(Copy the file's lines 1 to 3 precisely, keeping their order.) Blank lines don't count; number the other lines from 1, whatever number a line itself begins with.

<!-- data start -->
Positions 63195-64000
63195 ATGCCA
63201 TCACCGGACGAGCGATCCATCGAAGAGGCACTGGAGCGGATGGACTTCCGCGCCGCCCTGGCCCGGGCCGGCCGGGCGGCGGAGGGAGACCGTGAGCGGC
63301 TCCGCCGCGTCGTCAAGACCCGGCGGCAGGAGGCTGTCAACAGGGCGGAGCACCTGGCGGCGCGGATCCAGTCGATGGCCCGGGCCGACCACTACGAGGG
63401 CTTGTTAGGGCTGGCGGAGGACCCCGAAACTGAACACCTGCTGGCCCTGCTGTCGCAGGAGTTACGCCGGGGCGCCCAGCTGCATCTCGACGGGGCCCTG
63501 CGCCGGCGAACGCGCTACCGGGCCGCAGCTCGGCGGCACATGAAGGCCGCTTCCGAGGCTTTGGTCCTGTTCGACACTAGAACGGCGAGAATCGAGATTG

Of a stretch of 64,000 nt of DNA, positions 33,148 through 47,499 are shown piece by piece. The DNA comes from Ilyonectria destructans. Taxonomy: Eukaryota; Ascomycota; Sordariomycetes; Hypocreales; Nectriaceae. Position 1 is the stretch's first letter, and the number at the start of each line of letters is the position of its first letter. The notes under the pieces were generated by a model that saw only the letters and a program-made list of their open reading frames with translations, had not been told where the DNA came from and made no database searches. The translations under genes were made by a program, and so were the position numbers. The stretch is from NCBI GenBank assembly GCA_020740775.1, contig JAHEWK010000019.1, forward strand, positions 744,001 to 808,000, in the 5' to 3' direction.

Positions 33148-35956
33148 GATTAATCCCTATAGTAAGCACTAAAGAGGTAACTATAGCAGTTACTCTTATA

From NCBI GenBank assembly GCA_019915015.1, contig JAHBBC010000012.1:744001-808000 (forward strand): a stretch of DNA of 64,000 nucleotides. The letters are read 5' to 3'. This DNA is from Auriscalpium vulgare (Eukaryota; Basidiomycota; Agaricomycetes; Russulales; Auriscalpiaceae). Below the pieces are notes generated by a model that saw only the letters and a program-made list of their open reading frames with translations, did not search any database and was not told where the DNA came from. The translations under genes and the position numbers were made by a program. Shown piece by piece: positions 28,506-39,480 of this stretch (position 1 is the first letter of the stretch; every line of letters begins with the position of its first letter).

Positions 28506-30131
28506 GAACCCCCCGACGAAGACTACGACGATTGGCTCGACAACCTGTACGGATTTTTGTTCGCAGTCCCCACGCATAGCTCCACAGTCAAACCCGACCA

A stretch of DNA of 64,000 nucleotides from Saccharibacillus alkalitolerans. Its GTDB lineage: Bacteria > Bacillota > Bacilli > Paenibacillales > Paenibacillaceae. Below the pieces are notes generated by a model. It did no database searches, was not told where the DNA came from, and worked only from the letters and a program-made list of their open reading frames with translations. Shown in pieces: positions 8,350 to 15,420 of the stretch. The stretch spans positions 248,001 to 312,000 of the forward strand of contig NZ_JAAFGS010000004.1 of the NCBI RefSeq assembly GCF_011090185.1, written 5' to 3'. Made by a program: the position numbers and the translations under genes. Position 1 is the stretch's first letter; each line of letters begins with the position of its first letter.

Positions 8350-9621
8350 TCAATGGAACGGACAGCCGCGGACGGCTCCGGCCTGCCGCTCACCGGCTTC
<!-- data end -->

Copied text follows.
Positions 63195-64000
63195 ATGCCA
63201 TCACCGGACGAGCGATCCATCGAAGAGGCACTGGAGCGGATGGACTTCCGCGCCGCCCTGGCCCGGGCCGGCCGGGCGGCGGAGGGAGACCGTGAGCGGC